When the plugin is generated, a test file is created in the my-plugin-e2e app. Inside this test file, there are already tests for making sure that the builder ran, checking if directories are created with the --directory option, and checking if tags are added to nx.json.

We'll go over a few parts of a test file below:

it('should create my-plugin', async (done) => {
  const plugin = uniq('my-plugin');
  ensureNxProject('@my-org/my-plugin', 'dist/packages/my-plugin');
  await runNxCommandAsync(`generate @my-org/my-plugin:myPlugin ${plugin}`);

  const result = await runNxCommandAsync(`build ${plugin}`);
  expect(result.stdout).toContain('Builder ran');

  done();
});
  • The uniq function creates a random name with the prefix and a random number.
  • The ensureNxProject is the function that will create the temporary directory. It takes two arguments, the plugin package name and the dist directory of when it's built.
  • The runNxCommandAsync will execute a nx command in the E2E directory.

There are additional functions that the @nrwl/nx-plugin/testing package exports. Most of them are file utilities to manipulate and read files in the E2E directory.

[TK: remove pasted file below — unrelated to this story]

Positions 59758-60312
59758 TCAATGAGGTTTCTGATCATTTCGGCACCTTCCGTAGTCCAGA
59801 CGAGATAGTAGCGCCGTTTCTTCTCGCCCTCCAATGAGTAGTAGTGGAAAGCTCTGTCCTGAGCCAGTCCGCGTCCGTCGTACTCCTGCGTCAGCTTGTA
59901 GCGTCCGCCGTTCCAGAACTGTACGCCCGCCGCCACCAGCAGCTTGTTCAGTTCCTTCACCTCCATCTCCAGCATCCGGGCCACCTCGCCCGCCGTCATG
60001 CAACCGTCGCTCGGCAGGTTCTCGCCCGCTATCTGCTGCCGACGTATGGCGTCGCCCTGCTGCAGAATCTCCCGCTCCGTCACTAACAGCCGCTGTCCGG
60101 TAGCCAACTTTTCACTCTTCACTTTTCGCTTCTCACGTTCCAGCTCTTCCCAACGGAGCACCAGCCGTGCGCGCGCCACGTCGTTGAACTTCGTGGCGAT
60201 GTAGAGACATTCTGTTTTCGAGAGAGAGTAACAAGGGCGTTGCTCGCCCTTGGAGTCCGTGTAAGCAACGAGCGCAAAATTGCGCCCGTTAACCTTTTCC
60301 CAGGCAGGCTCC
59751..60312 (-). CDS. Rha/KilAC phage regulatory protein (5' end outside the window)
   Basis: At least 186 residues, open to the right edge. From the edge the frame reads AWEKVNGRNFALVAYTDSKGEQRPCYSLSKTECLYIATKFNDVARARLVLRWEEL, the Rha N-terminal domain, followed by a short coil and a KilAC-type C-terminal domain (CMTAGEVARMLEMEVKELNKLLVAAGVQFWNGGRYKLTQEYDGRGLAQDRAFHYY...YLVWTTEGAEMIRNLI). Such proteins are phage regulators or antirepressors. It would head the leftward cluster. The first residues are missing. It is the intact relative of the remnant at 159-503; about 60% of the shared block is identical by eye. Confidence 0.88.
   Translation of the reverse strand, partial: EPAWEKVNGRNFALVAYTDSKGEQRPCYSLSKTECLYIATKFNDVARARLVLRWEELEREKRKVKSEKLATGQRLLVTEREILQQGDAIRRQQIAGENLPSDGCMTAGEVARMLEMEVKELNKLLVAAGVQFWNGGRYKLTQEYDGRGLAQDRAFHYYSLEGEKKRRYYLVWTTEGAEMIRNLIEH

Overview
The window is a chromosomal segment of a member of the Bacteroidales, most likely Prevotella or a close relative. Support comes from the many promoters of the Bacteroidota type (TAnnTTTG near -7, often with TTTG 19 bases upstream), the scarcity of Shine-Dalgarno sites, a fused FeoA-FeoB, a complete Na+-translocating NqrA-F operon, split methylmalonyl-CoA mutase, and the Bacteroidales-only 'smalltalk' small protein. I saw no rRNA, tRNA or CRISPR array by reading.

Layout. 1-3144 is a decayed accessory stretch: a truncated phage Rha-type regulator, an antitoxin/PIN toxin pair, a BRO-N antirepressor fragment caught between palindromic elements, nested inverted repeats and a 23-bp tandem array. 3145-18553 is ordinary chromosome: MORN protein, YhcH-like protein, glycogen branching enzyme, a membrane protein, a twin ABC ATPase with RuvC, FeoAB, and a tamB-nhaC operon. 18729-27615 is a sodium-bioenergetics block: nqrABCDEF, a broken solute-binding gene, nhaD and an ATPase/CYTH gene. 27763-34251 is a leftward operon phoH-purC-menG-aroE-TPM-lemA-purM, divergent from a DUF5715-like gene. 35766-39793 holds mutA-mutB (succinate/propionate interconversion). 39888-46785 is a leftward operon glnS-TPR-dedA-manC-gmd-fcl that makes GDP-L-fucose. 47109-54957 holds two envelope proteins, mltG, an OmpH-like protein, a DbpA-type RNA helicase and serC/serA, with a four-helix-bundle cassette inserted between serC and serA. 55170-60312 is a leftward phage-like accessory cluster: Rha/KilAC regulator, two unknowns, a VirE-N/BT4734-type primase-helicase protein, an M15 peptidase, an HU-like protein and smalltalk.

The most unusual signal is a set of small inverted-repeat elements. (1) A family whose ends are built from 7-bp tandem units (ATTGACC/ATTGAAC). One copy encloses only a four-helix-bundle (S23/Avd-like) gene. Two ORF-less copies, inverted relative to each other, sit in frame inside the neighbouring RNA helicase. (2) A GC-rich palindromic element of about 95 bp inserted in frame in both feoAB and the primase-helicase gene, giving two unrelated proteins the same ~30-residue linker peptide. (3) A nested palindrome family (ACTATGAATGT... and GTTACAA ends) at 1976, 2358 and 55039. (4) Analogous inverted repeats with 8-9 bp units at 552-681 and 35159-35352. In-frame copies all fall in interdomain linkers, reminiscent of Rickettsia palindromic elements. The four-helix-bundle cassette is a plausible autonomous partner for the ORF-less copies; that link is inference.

Including Assets

Sometimes you might want to include some assets with the plugin. This might be a image or some additional binaries.

To make sure that assets are copied to the dist folder, open the workspace.json (or angular.json) file, and find the plugin's project. Inside the build property, add additional assets. By default, all .md files in the root, all non-ts files in folders, and the collection.json and builders.json files are included.

"build": {
  "builder": "@nrwl/node:package",
  "options": {
    // shortened...
    "assets": [
      "packages/my-plugin/*.md",
      {
        "input": "./packages/my-plugin/src",
        "glob": "**/*.!(ts)",
        "output": "./src"
      },
      {
        "input": "./packages/my-plugin",
        "glob": "collection.json",
        "output": "."
      },
      {
        "input": "./packages/my-plugin",
        "glob": "builders.json",
        "output": "."
      }
    ]
  }
}

Publishing your Nx Plugin

To publish your plugin follow these steps:

  1. Build your plugin with the command nx run my-plugin:build
  2. npm publish ./dist/package/my-plugin and follow the prompts from npm.
  3. That's it!

Note: currently you will have to modify the package.json version by yourself or with a tool.

After that, you can then install your plugin like any other npm package, npm i -D @my-org/my-plugin or yarn add -D @my-org/my-plugin.

Listing your Nx Plugin

Nx provides a utility (nx list) that lists both core and community plugins. To submit your plugin, please follow the steps below:

  • Fork the Nx repo (if you haven't already)
  • Update the community/approved-plugins.json file with a new entry for your plugin that includes name, url and description
  • Use the following commit message template: chore(core): nx plugin submission [PLUGIN_NAME]
  • push your changes, and run yarn submit-plugin

The yarn submit-plugin command automatically opens the Github pull request process with the correct template.

We will then verify the plugin, offer suggestions or merge the pull request!